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‘They call me a big crybaby’: Groundskeeper grateful to be honored for 28 years of service to city of Muskegon

Posted at 8:04 PM, Jan 14, 2022

MUSEKGON, Mich. — For Sim Ray, Smith-Ryerson Park on Sumner Avenue is like a second home. He’s worked there as a groundskeeper for the last 28 years, cutting the grass and cleaning the community center. However, his favorite times have been when he’s helped people.

“To me, it’s a great honor,” Sim said during an interview with FOX 17 on Friday. “I like the people and I’ve met a lot of people here. I’ve helped a lot of people that wanted to do things for their families and their kids and they weren’t able to. I worked them in and I let them.”

Sim always accommodated people. He said he has a passion for helping others. It’s the way he was raised.

“I just want people to respect this building and this park because we’re getting it known that people come in saying this is the most beautifulest [sic] park in Muskegon,” Ray said. “So, they tell me I’ll retire. I’ll probably never retire. I bet I’ll be off the payroll but you’ll find me around here picking up paper or picking up something. I love it.”

Because of his love and dedication to the park, on Tuesday Jan. 11, the city of Muskegon awarded him.

“So, Mr. Ray, in recognition of your many years in maintaining our parks and community buildings with excellence, we are proud to present you with a key to the Sims [sic] Ray Community Building at Smith-Ryerson Park,” said an official with the city of Muskegon.

Everyone clapped, including Albirda, his wife of 72 years, and their 10 kids, over 20 grandkids, great-grandkids and great-great-grandkids.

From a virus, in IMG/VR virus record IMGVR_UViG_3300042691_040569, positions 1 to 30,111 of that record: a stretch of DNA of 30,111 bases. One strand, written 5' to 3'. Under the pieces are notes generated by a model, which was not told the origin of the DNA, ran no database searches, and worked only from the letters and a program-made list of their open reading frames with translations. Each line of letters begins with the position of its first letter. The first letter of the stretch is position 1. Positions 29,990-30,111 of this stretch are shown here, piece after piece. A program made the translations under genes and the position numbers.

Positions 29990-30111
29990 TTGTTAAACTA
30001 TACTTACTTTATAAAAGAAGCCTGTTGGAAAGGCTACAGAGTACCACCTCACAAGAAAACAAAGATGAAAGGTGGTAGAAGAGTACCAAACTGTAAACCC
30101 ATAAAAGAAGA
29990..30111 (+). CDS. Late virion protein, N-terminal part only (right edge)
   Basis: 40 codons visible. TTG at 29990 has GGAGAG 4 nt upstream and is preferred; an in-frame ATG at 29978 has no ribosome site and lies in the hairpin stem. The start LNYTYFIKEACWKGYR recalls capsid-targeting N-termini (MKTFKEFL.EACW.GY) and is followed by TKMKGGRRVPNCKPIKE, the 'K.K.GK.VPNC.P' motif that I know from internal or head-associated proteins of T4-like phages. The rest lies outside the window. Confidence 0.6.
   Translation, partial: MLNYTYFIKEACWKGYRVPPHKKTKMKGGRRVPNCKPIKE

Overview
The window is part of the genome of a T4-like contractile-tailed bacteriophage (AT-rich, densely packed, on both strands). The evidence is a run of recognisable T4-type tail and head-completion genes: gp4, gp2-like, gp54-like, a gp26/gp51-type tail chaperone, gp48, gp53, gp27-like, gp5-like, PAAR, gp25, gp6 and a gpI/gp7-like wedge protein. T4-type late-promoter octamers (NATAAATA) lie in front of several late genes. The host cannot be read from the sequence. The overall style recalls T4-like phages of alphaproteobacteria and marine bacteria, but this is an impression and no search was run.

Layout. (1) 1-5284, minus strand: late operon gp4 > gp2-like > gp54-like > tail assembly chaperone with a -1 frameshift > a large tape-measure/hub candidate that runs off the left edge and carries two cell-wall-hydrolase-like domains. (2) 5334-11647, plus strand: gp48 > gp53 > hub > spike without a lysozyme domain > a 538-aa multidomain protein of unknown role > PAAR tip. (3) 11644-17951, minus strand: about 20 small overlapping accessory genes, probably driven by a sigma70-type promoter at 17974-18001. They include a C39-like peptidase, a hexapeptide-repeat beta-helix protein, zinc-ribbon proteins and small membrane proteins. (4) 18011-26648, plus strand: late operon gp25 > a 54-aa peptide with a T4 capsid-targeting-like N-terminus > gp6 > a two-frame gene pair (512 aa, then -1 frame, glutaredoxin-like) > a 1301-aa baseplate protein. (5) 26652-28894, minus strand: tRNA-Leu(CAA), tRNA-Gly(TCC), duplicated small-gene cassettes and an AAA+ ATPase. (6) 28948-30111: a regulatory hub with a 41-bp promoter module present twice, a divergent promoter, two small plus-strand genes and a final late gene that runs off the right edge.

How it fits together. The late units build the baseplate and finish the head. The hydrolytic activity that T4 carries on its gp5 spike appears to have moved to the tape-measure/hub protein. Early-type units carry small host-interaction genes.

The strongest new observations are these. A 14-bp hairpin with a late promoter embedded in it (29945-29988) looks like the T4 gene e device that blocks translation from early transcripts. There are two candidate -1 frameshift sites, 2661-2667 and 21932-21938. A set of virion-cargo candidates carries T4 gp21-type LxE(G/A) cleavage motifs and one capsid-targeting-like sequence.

Sim’s daughter Linda recorded the event on her cell phone.

“Before I say anything, I’m a big crybaby. My family, would you please stand?” Ray said. The family stood up. “I just want to say thanks to the City of Muskegon Parks and Recreation for allowing me this chance. I have enjoyed working for Muskegon.”

Albirda was so proud, she said, and shocked.

“It was surprise to me,” she said. “I really didn’t know what to do. I was happy.”

The Rays met and fell in love in Arkansas. They moved to Michigan in the 1950s, first residing on the east side of the state. Then they moved to Muskegon where they settled and raised their 10 kids, instilling in them the values of love, hard work and compassion.

Ray said his compassion comes from his parents.

“Mostly go back to when I was a kid and the way that I was brought up. I was a kid that didn’t have a mother. My mother died when I was 2 years old,” Ray said. “But the mom and dad that raised me, raised me to respect people, give them honor.”

And to always offer a helping hand.

He’s grateful that not only he continues to do that but his children do too. That’s the ultimate award.

“They call me a big crybaby and I’m fighting back tears right now,” Ray said. “It’s one thing that I would only do that when I’m happy. And, right now I’m happy.”

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